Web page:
David Begg’s suggestion that the target date for returning the Irish budget to Maastricht compliance (that is, bring the annual deficit to below -3% of GDP) be postponed for four or five years certainly did get a response. Even Chairman Colm McCarthy felt moved to pen his thoughts on the suggestion (he wasn’t terribly enthused). And the Government moved quickly to stomp on the idea as well. Other commentators waded in over the weekend as well - running as far away as possible from the notion.
No sooner had David left the Morning Ireland studios last Thursday – where he made the suggestion – than Brian Lenihan was dismissing any notion of postponing the 2013 target date. He cited a number of reasons: higher interest payments, agreement with the EU Commission, the 2013 target was already a ‘long time’, etc.
Now this could be a bottomless pit debate over target dates (is 2017 better? What about 2016? What about September 31st 2015?). But a bigger picture is being missed. And that is, regardless of whether postponing the target date is a good or bad thing, how realistic is it that public finances can recover by 2013? This is a debate about realism. Let’s do some chronology:
- In October last year, the Government projected an annual deficit of 6.5 percent, with the budget returning to Maastricht compliance by 2011. That was a long time ago in a galaxy far away.
- By January, the Government rewrote their budgetary projections in an Addendum. They projected a deficit of 9.5 percent with public finances returning to Maastricht compliance by 2013.
- Prior to April, they were concerned that the deficit was spiraling downwards to 12.75 percent.
- Therefore, they introduced the April budget to hold the deficit at 10.75 percent.
What’s the projection now? The Government will probably announce that the year-end deficit will be -12 percent. This is certainly the consensus of independent forecasters.
Do you see a pattern? The Government, so fearful of seeing the deficit plummet to -12+ percent introduced a number of deflationary measures which pretty much ensured the deficit will plummet to -12 percent and possibly lower.
A big story is being missed here. With many commentators clamoring for more cuts in the upcoming budget (it really is becoming a machismo thing for some of them), they’ve all missed the fact that the Government has failed to achieve the only target it has set for itself. They never set a target for employment or consumer spending or investment – only the fiscal deficit. And it failed. It was always going to fail. Because it violated a fundamental rule of recession economics:
During a recession, fiscal strategy must be focused on ending the recession as soon as possible. ONLY once the economy has come out of recession and back on a sustainable path can fiscal consolidation strategies be effective.
Pursuing fiscal consolidation during a recession is like running in quicksand. During the past year the Government increased taxation by €1.8 billion and cut spending by €3.2 billion (capital expenditure, April measures, pension levy) – an ‘adjustment’ of €5 billion; and still the deficit rose.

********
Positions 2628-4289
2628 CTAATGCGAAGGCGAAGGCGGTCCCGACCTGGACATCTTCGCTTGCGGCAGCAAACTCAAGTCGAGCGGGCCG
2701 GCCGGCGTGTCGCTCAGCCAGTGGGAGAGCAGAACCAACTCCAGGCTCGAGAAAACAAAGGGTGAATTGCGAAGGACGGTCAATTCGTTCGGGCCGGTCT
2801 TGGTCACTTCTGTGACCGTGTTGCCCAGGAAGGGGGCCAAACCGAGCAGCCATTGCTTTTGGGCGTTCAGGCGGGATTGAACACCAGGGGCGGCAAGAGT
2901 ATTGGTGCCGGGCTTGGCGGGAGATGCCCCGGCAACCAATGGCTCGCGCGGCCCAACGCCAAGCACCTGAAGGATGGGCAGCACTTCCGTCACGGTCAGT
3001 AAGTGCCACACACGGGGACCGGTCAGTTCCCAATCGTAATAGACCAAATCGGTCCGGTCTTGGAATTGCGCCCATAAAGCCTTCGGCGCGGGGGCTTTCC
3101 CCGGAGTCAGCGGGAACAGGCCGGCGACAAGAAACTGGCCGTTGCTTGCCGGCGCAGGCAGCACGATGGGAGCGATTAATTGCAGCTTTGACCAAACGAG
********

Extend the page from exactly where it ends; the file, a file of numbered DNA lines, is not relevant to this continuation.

We are now in a dark place – a much weakened economy saddled with a high deficit. And the Government is preparing for another assault on the economy - €4 billion mostly in public expenditure cuts. As we have seen, public spending cuts will weaken the economy further with little benefit to the deficit.
But do these machismo commentators glimpse this fact? Not a bit. They see neither the woods nor the trees nor the broken bodies from all that timber falling.
I suspect the reaction to David’s comments is not so much about his proposal to extend the target date. After, all the Government has done that already this year. Rather, he has touched a raw nerve - that there is little chance the Government can reach its target because their fiscal strategy, to date, has been wrong.
In the April budget forecast, the Government not only projected a deficit this year of 10.75 percent, this is their projection for next year as well. In other words, they only left themselves three years to close the gap– a gap of 7.75 percent. That was always going to be big ask – cutting the deficit by over 2 ½ percent each year.
Now their starting point is much worse: -12 percent. And the fiscal deficit is going in the wrong direction.
Of course, the recessionary fires are abating somewhat. With emigration climbing, unemployment costs are rising less rapidly (this is what saved the Fianna Fail bacon back in the late 1980s).
But now we have we have a weaker economy – more unemployed, less spending, less investment. If, as per the April projections, the Government can hold next year’s deficit at this year’s level, it will be looking to close a 9 percent gap in three years. We desperately need a debate, not in some kind of ‘wouldn’t-it-be-nice’ world, but whether it is realistic or even desirable.
If David’s intervention introduces a dose of reality in the debate, it will have been a good day’s work. For at the end of the day, it is process – not targets – that counts. If you get the process wrong, you can set yourself all the targets you want.
They will be just so many falling trees.